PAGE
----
It’s coming up on a year that Tucker has been with me. He is a foster-cat; I’m taking care of him on behalf of the Lethbridge PAW Society. He arrived just a few hours after my previous foster-cat, Devon, was picked up by his new people and taken to his permanent home. Devon, by the way, is doing fine. He has been accepted (at last) by the two cats already in the household and has since been joined by a fourth cat, who has become his best friend.
Tucker was declared unwanted by his family after he wet out of the litter-box several times. The household was going through a bit of an upheaval - a happy one, mind, you: a new baby had arrived - and Tucker’s nerves were on edge. So he was ‘returned’ to the PAW Society and I volunteered to give him a place to live until he was adopted by some lucky person or persons. So far, he has not been chosen. That surprises me; he is an adorable, sausage-shaped cat with a wonderful personality. But his prolonged stay doesn’t bother me, as I find him a delightful companion, however temporary.
Tucker remains a timid animal. He is forever coming over to me and rubbing against my leg, showing me that he likes me. That’s appreciated (after all, how often do people, even close friends, do that?) but just as often, he comes toward me, then changes his mind, due to movement on my part or a sound or something only he can perceive. It’s as if he thinks, “I like you; I’ll show you. Not right now? All right, I’ll come back. I don’t mean to inconvenience you…”
His timidity reached a peak a few weeks ago when he became frightened of my bedspread. Yes, that’s right. One day, he jumped up on the bed, stared at the cover under his feet, sniffed it, tapped it, then retreated to the folded duvet at the foot of the bed. After that, he refused even to sit on the duvet. I regretted that, as he stopped sleeping there at night, as well. Then, more recently, he recovered himself, braving the duvet at first, then even venturing on the dreaded bedspread. He has returned to sleeping on the bed at nights, in his spot on the near lower corner. He never seems to move from there during the night, and comes up to the top of the bed to greet me when I wake.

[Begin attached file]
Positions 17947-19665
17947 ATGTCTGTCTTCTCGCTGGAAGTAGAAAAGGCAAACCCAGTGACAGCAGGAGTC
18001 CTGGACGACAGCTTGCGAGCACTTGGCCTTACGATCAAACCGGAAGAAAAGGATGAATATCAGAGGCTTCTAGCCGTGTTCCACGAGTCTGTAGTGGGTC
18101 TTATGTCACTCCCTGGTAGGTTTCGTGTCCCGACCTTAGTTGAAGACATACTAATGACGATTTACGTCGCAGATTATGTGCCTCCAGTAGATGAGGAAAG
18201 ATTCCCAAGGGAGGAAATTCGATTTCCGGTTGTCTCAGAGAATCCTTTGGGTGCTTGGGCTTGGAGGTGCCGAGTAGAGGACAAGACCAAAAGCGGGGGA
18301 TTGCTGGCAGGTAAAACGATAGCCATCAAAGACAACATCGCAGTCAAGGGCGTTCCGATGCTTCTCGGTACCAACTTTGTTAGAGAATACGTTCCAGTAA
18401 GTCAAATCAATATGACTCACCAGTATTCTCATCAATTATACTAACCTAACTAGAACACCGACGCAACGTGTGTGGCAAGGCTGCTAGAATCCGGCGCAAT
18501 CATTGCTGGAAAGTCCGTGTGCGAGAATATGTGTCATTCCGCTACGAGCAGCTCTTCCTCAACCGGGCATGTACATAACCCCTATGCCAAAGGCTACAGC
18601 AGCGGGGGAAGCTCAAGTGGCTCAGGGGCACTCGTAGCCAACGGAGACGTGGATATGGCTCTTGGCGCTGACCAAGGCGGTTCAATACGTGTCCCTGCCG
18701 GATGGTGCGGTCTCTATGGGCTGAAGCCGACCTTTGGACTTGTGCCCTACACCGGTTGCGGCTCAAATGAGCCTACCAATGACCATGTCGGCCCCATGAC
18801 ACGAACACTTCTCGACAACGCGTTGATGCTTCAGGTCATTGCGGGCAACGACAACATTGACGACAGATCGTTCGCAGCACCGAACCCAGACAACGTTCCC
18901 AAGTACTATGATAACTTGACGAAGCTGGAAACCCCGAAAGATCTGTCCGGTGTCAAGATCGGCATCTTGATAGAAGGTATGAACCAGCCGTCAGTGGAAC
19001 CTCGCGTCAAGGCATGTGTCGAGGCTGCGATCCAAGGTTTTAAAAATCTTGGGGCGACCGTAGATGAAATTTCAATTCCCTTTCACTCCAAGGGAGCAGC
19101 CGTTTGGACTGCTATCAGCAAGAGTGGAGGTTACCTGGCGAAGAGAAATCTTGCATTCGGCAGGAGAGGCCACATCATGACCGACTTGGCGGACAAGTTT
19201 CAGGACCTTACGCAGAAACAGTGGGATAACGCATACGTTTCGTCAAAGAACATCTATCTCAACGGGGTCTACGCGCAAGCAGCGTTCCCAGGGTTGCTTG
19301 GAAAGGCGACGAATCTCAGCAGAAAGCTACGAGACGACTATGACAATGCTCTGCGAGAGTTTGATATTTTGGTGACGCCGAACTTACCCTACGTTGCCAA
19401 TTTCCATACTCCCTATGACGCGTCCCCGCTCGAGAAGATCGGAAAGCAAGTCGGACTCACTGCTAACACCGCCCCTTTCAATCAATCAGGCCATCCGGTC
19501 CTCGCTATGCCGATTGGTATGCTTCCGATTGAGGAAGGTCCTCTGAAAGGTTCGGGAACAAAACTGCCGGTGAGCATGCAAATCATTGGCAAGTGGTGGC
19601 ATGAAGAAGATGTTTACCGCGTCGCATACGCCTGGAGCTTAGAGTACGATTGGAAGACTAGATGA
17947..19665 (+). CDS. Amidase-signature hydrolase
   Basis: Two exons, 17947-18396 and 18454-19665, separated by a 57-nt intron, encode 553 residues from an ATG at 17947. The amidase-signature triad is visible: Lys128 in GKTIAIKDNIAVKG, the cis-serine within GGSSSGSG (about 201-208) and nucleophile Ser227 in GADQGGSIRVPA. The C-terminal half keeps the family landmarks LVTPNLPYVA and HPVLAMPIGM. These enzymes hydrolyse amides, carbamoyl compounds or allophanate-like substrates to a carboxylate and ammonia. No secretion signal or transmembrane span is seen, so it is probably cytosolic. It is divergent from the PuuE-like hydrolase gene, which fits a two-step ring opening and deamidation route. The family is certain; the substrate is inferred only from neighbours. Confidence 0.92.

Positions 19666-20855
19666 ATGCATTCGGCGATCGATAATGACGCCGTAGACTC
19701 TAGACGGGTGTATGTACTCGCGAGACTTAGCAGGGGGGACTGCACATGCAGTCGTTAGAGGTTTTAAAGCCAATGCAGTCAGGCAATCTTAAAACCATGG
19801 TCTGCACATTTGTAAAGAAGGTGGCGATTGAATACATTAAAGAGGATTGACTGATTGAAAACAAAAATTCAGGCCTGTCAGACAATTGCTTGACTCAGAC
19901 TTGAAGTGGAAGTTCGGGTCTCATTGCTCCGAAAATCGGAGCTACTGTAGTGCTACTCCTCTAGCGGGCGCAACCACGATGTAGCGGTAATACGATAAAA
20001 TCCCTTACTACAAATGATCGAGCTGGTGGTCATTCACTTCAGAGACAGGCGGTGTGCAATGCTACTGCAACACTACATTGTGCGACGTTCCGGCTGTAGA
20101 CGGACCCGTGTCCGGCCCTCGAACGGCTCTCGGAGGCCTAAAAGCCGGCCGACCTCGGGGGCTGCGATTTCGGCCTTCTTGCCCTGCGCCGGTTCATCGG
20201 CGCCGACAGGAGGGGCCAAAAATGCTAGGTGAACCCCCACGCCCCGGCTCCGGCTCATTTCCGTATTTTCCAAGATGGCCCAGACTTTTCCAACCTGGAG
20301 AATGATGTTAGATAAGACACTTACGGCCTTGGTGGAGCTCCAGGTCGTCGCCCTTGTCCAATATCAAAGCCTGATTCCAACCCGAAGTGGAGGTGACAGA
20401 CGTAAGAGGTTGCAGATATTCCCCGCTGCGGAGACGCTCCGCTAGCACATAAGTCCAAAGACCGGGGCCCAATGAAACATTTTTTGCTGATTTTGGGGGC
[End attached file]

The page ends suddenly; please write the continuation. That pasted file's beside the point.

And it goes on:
He had initially established a position of strength over Renn, who is two years younger. That has reversed itself now. The cats’ relative positions, not their ages. Now, Renn periodically smacks Tucker about. It’s never physically harmful, and much of the time, they will pass each other without a sign. But then Renn will need to demonstrate who’s in charge. I wonder if Tucker experiences some Schadenfreude when Tungsten puts Renn in his place.
Tucker’s noises are a wonder. He sounds like a monkey, a porpoise, a human baby - anything but a cat. Well, except when he purrs, which he does a great deal. I believe that he’s an animal who is easily pleased. A little attention carries him a long way. His appetite is strong: he will eat, or try to eat almost anything, though fish comes far down on his list, and I think it upsets his stomach, anyway. The only time he becomes assertive is when there may be food in the offing.
Like the others, Tucker has his favourite spots: the second platform on the lower cat-tree in the sitting room; the arm of the couch when I’m sitting there; the floor of the dining area, where he can stretch out.
He’s made himself at home with me and his feline roommates. Some day, he will be adopted, and have to accustom himself to new surroundings once more. That will be difficult for him, but he’ll find his place there, too, for he’s adaptable - as well as adoptable. But a little piece of him will stay with me.